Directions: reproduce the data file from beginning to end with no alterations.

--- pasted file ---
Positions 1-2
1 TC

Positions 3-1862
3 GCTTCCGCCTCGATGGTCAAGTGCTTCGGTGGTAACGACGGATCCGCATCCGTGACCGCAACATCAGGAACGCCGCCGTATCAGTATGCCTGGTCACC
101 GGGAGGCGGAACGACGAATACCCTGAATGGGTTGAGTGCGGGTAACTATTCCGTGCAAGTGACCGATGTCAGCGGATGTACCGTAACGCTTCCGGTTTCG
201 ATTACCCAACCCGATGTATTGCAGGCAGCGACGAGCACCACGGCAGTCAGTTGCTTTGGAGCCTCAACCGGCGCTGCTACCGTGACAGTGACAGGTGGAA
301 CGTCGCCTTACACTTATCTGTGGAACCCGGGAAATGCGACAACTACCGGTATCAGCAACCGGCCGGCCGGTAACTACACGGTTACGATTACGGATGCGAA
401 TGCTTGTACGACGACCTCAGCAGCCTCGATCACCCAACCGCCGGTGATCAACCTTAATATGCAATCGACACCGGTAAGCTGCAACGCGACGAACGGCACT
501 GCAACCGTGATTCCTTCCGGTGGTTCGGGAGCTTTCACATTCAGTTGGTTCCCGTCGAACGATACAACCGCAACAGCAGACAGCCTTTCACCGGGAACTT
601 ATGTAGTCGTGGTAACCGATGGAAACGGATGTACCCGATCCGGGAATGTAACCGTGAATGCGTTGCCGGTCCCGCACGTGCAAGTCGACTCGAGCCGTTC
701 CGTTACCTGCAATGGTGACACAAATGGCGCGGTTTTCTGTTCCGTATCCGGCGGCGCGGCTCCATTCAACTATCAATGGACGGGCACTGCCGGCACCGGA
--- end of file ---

Positions 1-2
1 TC

Positions 3-1862
3 GCTTCCGCCTCGATGGTCAAGTGCTTCGGTGGTAACGACGGATCCGCATCCGTGACCGCAACATCAGGAACGCCGCCGTATCAGTATGCCTGGTCACC
101 GGGAGGCGGAACGACGAATACCCTGAATGGGTTGAGTGCGGGTAACTATTCCGTGCAAGTGACCGATGTCAGCGGATGTACCGTAACGCTTCCGGTTTCG
201 ATTACCCAACCCGATGTATTGCAGGCAGCGACGAGCACCACGGCAGTCAGTTGCTTTGGAGCCTCAACCGGCGCTGCTACCGTGACAGTGACAGGTGGAA
301 CGTCGCCTTACACTTATCTGTGGAACCCGGGAAATGCGACAACTACCGGTATCAGCAACCGGCCGGCCGGTAACTACACGGTTACGATTACGGATGCGAA
401 TGCTTGTACGACGACCTCAGCAGCCTCGATCACCCAACCGCCGGTGATCAACCTTAATATGCAATCGACACCGGTAAGCTGCAACGCGACGAACGGCACT
501 GCAACCGTGATTCCTTCCGGTGGTTCGGGAGCTTTCACATTCAGTTGGTTCCCGTCGAACGATACAACCGCAACAGCAGACAGCCTTTCACCGGGAACTT
601 ATGTAGTCGTGGTAACCGATGGAAACGGATGTACCCGATCCGGGAATGTAACCGTGAATGCGTTGCCGGTCCCGCACGTGCAAGTCGACTCGAGCCGTTC
701 CGTTACCTGCAATGGTGACACAAATGGCGCGGTTTTCTGTTCCGTATCCGGCGGCGCGGCTCCATTCAACTATCAATGGACGGGCACTGCCGGCACCGGA